Pinus coulteri

Coulter pine


The Basics

Taxonomy: Kingdom - Plantae (plants). Subkingdom - Tracheobionta (vascular plants). Superdivision - Spermatophyta (seed plants). Division - Coniferophyta (conifers). Class - Pinopsida. Order - Pinales. Family - Pinaceae (pine). Genus -Pinus L. Species - Pinus coulteri D. Don

Ecology: Coulter pine occurs in a variety of plant associations, but seldom forms extensive pure stands. Where they do occur, communities dominated by Coulter pine intergrade with chaparral and lower montane coniferous forest. Pinus coulteri is the heaviest-coned pine; one who seeks its shade should wear a hardhat. Coulter pine occurs in both initial communities and later seres. Stands are often even-aged, establishing after fire. Mature Coulter pine is shade intolerant, but seedlings can grow in partial shade. At higher elevations of the Coast Ranges, Coulter pine sometimes replaces blue oak (Quercus douglasii).


Trees to 24m; trunk to 1m diam., straight to contorted; crown broad, thin, irregular. Bark dark gray-brown to near black, deeply furrowed, with long, scaly, irregularly anastomosing, rounded ridges. Branches often ascending; twigs stout to moderately slender, violet-brown, often glaucous, aging gray-brown, rough. Needles occur in groups of three and are 15-30 cm long. The massive, spiny cones are 24-40 cm long, occurring in whorls of four.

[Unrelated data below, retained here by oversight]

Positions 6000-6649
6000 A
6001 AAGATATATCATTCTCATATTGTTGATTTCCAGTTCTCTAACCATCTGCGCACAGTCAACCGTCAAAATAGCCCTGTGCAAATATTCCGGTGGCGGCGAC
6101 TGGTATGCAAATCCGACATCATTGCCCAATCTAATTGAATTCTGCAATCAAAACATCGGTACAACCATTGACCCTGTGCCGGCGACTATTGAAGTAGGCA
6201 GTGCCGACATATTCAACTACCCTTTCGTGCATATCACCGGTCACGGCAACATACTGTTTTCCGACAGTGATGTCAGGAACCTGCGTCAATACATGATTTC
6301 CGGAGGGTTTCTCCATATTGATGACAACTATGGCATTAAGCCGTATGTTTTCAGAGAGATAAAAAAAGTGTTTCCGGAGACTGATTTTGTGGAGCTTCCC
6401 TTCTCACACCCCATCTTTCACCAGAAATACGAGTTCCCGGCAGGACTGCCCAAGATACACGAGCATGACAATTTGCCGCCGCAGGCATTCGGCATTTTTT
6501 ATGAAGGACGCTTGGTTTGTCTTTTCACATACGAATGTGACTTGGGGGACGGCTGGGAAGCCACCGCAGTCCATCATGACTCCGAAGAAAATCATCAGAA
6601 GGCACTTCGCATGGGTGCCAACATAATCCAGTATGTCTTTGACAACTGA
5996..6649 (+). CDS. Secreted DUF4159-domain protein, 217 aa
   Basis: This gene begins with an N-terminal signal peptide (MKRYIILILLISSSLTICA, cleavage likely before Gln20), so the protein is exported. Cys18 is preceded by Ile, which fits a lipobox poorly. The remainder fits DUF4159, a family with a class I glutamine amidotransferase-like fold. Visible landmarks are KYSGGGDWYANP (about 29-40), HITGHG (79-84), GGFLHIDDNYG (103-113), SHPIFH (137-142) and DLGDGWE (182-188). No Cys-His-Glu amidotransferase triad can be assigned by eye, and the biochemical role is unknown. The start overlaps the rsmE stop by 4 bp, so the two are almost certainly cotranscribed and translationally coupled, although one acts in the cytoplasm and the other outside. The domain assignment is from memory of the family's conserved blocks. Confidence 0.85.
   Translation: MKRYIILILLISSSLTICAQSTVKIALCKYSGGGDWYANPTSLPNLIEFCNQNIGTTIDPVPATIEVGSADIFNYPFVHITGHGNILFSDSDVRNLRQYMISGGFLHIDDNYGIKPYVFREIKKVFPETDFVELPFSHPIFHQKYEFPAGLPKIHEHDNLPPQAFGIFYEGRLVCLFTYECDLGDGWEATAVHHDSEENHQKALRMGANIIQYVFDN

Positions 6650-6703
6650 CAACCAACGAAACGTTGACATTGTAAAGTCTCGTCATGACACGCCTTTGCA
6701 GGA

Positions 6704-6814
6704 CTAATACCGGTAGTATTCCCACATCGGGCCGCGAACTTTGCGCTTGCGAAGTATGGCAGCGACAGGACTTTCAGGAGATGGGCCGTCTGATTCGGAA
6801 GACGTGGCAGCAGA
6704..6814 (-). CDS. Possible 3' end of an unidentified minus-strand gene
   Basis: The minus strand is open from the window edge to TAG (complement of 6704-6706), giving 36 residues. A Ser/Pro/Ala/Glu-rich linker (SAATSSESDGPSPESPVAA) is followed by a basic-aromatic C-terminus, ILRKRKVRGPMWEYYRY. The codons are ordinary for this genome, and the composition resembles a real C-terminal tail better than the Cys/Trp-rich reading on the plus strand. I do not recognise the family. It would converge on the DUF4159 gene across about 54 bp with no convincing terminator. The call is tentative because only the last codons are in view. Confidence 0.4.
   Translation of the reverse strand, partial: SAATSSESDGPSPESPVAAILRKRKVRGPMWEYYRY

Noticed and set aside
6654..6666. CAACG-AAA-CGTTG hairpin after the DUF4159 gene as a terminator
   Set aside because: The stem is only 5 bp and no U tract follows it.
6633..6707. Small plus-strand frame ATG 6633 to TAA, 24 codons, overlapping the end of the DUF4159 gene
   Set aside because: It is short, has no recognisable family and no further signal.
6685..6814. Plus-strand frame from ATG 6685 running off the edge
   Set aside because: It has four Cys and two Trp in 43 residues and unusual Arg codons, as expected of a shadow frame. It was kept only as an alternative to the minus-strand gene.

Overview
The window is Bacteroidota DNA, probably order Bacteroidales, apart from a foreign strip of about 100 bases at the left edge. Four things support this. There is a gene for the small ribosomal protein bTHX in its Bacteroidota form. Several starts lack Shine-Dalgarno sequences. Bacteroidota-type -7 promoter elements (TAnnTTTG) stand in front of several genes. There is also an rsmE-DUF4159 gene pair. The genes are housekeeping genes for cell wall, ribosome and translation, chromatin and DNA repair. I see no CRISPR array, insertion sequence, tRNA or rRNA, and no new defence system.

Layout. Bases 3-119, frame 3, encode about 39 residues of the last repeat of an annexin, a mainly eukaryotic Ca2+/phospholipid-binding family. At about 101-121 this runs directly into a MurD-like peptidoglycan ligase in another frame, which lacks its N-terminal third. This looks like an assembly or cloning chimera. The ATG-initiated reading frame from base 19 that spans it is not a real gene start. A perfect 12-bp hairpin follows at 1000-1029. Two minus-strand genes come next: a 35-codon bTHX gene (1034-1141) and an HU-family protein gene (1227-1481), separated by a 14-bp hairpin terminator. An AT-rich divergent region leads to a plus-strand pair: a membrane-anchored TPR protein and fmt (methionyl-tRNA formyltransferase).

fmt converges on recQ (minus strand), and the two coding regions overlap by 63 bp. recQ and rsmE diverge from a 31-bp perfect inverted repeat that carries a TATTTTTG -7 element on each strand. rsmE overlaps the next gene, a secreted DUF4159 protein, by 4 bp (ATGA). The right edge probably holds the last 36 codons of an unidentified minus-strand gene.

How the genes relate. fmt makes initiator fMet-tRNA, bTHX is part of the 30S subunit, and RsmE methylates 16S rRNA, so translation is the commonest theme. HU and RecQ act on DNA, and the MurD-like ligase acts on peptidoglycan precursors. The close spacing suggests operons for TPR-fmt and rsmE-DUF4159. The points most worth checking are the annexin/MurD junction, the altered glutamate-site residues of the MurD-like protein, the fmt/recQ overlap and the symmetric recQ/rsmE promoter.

Fire effects: Large Coulter pine are resistant to all but severe surface fires. Younger trees are apparently killed by moderate-severity surface or crown fires.Coulter pine readily establishes from seed on burned sites. Persisting cones on surviving trees, and sometimes on those killed by fire, provide a source of seed


Regeneration processes: Coulter pine first bears cones at 10 to 15 years of age. The interval between good seed crops is 3 to 6 years. Cones may persist up to 5 or 6 years. Seed dispersal is limited due to the large size of seed. Seed viability is generally high. Seedling establishment is best on mineral soil in full sun. Early growth israpid.

Species Distribution


USDA Plants Database
USDA, NRCS. 2016. The PLANTS Database. National Plant Data Team, Greensboro, NC 27401-4901 USA.

USFS Plant Database
Habeck, R. J. 1992. In: Fire Effects Information System, [Online]. U.S. Department of Agriculture, Forest Service, Rocky Mountain Research Station, Fire Sciences Laboratory.

Flora of North America
Flora of North America Editorial Committee, eds. 1993+. Flora of North America North of Mexico. 19+ vols. New York and Oxford.

The Jepson Herbarium
The Jepson Manual: Vascular Plants of California. B.G. Baldwin, D.H. Goldman, D.J. Keil, R. Patterson, T.J. Rosatti, and D.H. Wilken [editors]. 2012. 2nd edition, thoroughly revised and expanded. University of California Press, Berkeley, CA.